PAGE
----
The Vicious Cycle of Stagnant Wages

Here’s my capsule view of the great financial meltdown of 2008: For the past couple of decades, the benefits of economic growth have gone almost entirely to the rich. But the middle class still wanted to prosper, so the rich loaned them money to continually improve their lifestyles. That worked for a while. And then it didn’t.

This is a fairly idiosycratic view, and obviously not the whole story. And although plenty of economists have condemned growing income inequality and years of middle class wage stagnation, none of them (as far as I know1) have explicitly given it a share of the blame for the economic collapse of 2008. But via Mike Konczal, I finally have a credentialed ally. Take it away, Raghuram Rajan:

In a new book he is working on, entitled “Fault Lines,” Rajan argues that the initial causes of the breakdown were stagnant wages and rising inequality. With the purchasing power of many middle-class households lagging behind the cost of living, there was an urgent demand for credit. The financial industry, with encouragement from the government, responded by supplying home-equity loans, subprime mortgages, and auto loans….The side effects of unrestrained credit growth turned out to be devastating-a possibility that most economists had failed to consider.

Like anyone, I’m pleased when I find someone to confirm my prejudices. And this is definitely one of them. Growth in a modern mixed economy2 is fundamentally based on consumer spending, and middle class consumers can increase their spending in only three ways: (1) real wage growth, (2) borrowing, or (3) drawing down savings. Only the first is sustainable. So if we want the American economy to grow consistently over long periods, we have to focus our economic machinery on median wage growth. We’ve done it before, we can do it again if we’re smart, and the result would be good for everyone: the rich would get richer, the middle class would get richer, and the poor would get less poor. The alternative is booms, busts, and continued social erosion. So let’s be smart, OK?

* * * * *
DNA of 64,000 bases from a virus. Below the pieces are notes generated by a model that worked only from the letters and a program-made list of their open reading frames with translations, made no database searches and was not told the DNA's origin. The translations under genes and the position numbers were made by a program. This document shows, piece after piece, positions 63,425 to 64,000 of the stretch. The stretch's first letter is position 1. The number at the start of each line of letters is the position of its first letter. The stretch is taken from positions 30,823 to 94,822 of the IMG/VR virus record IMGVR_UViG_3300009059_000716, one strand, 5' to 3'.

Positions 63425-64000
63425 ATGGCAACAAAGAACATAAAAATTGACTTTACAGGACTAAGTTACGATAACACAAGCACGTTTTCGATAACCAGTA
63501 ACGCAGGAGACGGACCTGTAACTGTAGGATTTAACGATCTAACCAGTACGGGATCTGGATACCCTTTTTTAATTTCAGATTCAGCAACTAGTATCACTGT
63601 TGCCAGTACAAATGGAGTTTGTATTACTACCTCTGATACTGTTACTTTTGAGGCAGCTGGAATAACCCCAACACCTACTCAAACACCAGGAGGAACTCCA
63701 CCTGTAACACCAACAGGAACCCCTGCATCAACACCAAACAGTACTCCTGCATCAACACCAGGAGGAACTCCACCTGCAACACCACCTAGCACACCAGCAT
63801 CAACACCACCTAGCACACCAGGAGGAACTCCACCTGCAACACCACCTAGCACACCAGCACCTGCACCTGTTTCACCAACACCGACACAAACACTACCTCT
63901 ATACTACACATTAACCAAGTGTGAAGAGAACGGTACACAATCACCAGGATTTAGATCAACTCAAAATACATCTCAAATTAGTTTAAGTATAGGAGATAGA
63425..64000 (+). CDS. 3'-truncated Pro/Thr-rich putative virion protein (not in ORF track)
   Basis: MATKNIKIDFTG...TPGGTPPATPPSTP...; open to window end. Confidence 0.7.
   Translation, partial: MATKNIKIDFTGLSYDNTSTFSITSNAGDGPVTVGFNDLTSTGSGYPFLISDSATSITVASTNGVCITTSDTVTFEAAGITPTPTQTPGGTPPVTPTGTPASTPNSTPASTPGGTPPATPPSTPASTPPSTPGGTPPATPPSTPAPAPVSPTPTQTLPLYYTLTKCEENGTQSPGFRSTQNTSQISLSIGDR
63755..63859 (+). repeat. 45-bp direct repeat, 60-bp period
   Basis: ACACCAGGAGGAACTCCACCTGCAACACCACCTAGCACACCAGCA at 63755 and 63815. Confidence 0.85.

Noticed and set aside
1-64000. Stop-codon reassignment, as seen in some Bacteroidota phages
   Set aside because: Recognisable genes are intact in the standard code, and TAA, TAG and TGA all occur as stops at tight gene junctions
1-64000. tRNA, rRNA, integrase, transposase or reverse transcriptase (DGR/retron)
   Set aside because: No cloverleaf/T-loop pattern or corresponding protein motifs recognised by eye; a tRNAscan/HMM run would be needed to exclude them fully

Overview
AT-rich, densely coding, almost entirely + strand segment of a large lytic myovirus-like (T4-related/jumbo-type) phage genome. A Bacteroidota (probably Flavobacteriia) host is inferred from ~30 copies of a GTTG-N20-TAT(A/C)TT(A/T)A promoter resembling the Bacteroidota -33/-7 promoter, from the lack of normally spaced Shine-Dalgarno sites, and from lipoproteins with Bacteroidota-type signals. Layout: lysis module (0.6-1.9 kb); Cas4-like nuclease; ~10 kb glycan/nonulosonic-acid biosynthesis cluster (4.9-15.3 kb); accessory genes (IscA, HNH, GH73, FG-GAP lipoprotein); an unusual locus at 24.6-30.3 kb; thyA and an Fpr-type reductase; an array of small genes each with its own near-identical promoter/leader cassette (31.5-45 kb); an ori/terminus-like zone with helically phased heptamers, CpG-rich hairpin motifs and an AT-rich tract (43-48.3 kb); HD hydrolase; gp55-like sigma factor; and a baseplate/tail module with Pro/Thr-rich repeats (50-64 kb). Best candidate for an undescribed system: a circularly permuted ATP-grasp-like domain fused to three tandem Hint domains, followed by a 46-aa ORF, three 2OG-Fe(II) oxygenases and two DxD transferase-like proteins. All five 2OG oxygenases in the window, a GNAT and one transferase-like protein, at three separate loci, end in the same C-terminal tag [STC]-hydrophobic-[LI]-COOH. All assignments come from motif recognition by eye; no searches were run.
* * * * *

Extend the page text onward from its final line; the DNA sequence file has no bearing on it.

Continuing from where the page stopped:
1This is, obviously, a pretty big caveat. But I’d be delighted to hear that I’m out of touch and lots of serious economists have made this case before.

2A democratic one, anyway. In a culture ruled by the wealthy classes, growth can be sustained pretty much any way that the wealthy classes want — and needless to say, this is a disturbingly accurate description of the past few decades. As long as the helots don’t complain, though, it can continue for a surprisingly long time.

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